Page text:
Cigarroa JE, Isselbacher EM, DeSanctis RW, Eagle KA. Diagnostic imaging in the evaluation of suspected aortic dissection. Old standards and new directions. N Engl J Med. 1993;328(1):35-43.

Daniel WG, Mhgge A. Transesophageal echocardiography. N Engl J Med. 1995;332(19):1268-1279.

Daniel WG. Transcatheter closure of patent foramen ovale. Therapeutic overkill or elegant management for selected patients at risk? Circulation. 1992;86(6):2013-2015 (editorial.)

deBelder MA, Lovat LB, Tourikis L, Leech G, Camm AJ. Limitations of tranosesophageal echocardiography in patients with focal cerebral ischaemic events. Br Heart J. 1992;67:297-303.

deBelder MA, Tourikis L, Leech G, Camm J. Risk of patent foramen ovale for thromboembolic events in all age groups. Am J Cardiol. 1992;69:1316-1320.

Demopoulos LA, Tunick PA, Bernstein NE, et al. Protruding atheromas of the aortic arch in symptomatic patients with carotid artery disease. Am Heart J. 1995;129:40-44.

DeRook FA, Comess KA, Albers GW, Popp RL. Transesophageal echocardiography in the evaluation of stroke. Ann Intern Med. 1992;117:922-932.

Dhandheria B. Transesophageal echocardiography; concise review for primary-care physicians. Mayo Clinic Proc. 1994;69:856-863.

Hanna JP, Sun JP, Furlan AJ, et al. Patent foramen ovale and brain infarct. Echocardiographic predictors, recurrence, and prevention. Stroke. 1994;25:782-786.

Homma S, DiTullio MR, Sacco RL, et al. Characteristics of patent foramen ovale associated with cryptogenic stroke. A biplane transesophageal echocardiographic study. Stroke. 1994;25:582-586.

Hung J, Lang R, Flachskampf F, et al. 3D echocardiography: a review of the current status and future directions. J. Am. Soc Echocardiography. 2007;20:213-233.

Isselbacher KJ, Braunwa E, Wilson JD, Martin JB, Fauci AS, Kasper DL. Eds. Harrison's Principles of Internal Medicine. 13th ed. McGraw Hill, New York 1994.

Jones EF, Calafiore P, Donnan GA, Tonkin AM. Evidence that patent foramen ovale is not a risk factor for cerebral ischemia in the elderly. Am J Cardiol. 1994;74:596-599.

Khoury AF, Afridi I, QuiZones MA, Zoghbi WA. Transesophageal echocardiography in critically ill patients: feasibility, safety, and impact on management. Am Heart J. 1994;127:1363-1371.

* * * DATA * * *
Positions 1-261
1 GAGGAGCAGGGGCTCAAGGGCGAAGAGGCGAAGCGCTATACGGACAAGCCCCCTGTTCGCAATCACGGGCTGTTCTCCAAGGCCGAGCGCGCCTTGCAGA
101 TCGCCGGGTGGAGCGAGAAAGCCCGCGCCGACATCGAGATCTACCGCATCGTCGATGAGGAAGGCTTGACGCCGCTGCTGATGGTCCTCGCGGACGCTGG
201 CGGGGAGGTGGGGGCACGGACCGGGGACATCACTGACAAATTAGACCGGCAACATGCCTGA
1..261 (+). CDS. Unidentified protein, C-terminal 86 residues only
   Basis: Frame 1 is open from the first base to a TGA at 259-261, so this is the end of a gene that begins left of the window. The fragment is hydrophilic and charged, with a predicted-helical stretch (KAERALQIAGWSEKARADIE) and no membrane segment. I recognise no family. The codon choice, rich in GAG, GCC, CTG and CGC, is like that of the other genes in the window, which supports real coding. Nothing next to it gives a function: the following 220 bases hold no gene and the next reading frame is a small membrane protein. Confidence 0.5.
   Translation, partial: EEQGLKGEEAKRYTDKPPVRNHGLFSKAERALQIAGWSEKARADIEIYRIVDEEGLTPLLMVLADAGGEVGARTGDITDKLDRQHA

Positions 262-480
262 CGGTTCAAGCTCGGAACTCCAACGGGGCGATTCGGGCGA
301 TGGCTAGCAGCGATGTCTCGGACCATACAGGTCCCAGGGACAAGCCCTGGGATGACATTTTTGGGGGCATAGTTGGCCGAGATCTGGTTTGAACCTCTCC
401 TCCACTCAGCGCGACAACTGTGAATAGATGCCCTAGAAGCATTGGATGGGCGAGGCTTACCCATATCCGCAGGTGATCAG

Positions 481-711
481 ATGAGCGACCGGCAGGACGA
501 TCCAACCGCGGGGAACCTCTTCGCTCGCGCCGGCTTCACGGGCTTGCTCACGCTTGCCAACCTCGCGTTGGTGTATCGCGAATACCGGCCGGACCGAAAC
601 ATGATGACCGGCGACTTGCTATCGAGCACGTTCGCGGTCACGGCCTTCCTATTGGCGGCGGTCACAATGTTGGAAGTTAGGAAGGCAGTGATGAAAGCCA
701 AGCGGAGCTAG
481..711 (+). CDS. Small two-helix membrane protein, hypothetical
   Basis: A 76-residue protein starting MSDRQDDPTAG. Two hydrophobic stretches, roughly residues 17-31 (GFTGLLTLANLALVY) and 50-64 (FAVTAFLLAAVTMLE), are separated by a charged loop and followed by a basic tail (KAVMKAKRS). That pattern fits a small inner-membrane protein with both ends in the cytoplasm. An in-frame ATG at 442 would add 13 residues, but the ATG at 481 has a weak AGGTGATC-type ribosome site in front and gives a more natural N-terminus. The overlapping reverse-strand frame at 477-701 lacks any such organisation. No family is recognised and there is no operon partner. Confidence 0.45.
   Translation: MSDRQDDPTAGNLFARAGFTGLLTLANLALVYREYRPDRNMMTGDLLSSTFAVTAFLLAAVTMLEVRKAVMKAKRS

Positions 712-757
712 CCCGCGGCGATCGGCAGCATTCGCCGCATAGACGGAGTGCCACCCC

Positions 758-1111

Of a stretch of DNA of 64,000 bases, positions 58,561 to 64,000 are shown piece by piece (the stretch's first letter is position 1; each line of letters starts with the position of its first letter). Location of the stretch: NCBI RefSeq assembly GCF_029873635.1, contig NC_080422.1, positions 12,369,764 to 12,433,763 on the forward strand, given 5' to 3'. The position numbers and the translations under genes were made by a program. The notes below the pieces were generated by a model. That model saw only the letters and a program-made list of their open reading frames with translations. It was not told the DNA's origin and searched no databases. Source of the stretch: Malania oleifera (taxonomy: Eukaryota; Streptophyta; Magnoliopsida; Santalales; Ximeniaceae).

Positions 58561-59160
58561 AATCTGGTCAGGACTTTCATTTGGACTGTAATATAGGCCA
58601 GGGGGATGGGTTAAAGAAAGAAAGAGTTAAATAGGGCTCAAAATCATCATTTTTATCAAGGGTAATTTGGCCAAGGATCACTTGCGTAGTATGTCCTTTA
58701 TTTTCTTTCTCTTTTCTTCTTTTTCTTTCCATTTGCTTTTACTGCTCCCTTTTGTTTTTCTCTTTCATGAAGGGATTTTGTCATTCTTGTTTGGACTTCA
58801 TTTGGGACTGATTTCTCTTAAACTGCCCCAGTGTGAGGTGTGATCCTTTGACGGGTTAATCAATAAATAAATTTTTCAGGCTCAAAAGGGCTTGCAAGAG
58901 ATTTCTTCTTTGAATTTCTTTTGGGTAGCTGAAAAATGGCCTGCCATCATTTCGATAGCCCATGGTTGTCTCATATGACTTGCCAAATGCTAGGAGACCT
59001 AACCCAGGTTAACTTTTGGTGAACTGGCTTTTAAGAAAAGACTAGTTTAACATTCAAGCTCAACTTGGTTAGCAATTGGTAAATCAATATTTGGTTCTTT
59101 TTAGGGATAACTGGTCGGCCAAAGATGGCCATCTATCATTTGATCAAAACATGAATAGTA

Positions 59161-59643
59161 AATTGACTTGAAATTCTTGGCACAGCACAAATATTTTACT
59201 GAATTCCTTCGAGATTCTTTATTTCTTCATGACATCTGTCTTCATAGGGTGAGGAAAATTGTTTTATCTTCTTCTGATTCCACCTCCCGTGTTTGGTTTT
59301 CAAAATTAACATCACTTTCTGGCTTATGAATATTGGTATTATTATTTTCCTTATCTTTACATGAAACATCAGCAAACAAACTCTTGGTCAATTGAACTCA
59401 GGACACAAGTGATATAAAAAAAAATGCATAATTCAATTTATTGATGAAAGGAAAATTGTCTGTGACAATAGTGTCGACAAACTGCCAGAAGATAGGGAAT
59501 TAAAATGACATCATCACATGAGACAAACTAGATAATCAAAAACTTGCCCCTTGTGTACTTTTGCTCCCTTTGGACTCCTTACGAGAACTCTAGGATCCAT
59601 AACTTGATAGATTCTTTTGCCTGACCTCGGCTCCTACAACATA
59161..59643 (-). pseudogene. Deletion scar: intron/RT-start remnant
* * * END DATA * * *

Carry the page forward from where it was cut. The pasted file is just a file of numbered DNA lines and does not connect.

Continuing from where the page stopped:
Kronzon I, Sugeng L, Perk G, et al. Real-time 3D-transesophageal echocardiography in the evaluation of post-operative mitral annuloplasty ring and prosthetic valve dehiscence. Submitted for publication October 2008.

Kronzon I, Tunick PA. Transesophageal echocardiography as a tool in the evaluation of patients with embolic disorders. Prog Cardiovasc Dis. 1993;36(1):39-60.

Lindower PD, Gutterman DD. Detection of cardioembolic sources with echocardiography. Comprehensive Therapy 1994. 20(3):174-180.

Louie EK, Konstadt SN, Rao TLK, Scanlon PJ. Transesophageal echocardiographic diagnosis of right to left shunting across the foramen ovale in adults without prior stroke. J Am Coll Cardiol. 1993;21:1231-1237.

Lucas C, Goullard L, Marchau Jr M, et al. Higher prevalence of atrial septal aneurysms in patient with ischemic stroke of unknown cause. Acta Neurol Scand. 1994;89:210-213.

Mitusch R, Stierle U, Tepe C, et al. Systemic embolism in aortic arch atheromatosis. Dur Heart J. 1994;15:1373-1380.

Mügge A, Daniel WG, Haverich A, Lichtlen PR. Diagnosis of noninfective cardiac mass lesions by two-dimensional echocardiography. Comparison of the transthoracic and transesophageal approaches. Circulation. 1991;83:70-78.

Otto, Catherine M. Textbook of clinical echocardiography. 2nd ed., W.B. Saunders Co., 2000.

Pearlman AS. Detecting prosthetic valve dysfunction. ACCEL. 1995; 27(10):tape B, side 3 (interview with Holmes, Jr DR.)

Pearson AC, Nagelhout D, Castello R, et al. Atrial septal aneurysm and stroke: a transesophageal echocardiographic study. J Am Coll Cardiol. 1991;18:1223-1229.

Pepi M, Tamborini G, Maltagliati A, et al. Head-to-head comparison of two-and three-dimensional transthoracic and transesophageal echocardiography in the localization of mitral valve prolapse, J Am Coll Cardiol. 2006;48:2524-2530.

Perk G, Lang RM, Garcia-Fernandez MA, et al. Transcatheter interventions use of real time three dimensional transesophageal echocardiography in intracardiac catheter based interventions. Journal of the American Society of Echocardiography. 2009;22(8).

Petty GW, Orencia AJ, Khandheria BK, Whisnant JP. A Population-based study of stroke in the setting of mitral valve prolapse; risk factors and infarct subtype classification. Mayo Clin Proc. 1994;69:632-634.

Sansoy V, Abbott RD, Jayaweera AR, Kaul S. Low yield of transthoracic echocardiography for cardiac source of embolism. Am J Cardiol. 1995;75:166-169.

Stratton JR, Lighty, Jr GW, Pearlman AS, Ritchie JL. Detection of left ventricular thrombus by two-dimensional echocardiography: sensitivity, specificity, and causes of uncertainty. Circulation. 1982;66:156-166.

Sugeng L, Shernan SK, Salgo IS, et al. Live 3-dimensional transesophageal echocardiography initial experience using the fully-sampled matrix array probe. J Amer Coll Cardiol. 2008;52(6):446-9.

Sugeng L, Shernan SK, Weinert L, et al. Real-time 3D transesophageal echocardiography in valve disease: comparison with surgical findings and Evaluation of prosthetic valves. J Am Soc Echocardiography. 2008;21:1347–1354.

Wiet SP, Pearce WH, McCarthy WJ, et al. Utility of transesophageal echocardiography in the diagnosis of disease of the thoracic aorta. J Vasc Surg. 1994;20:613-620.

Sources reviewed for reconsideration request of July 17, 2017: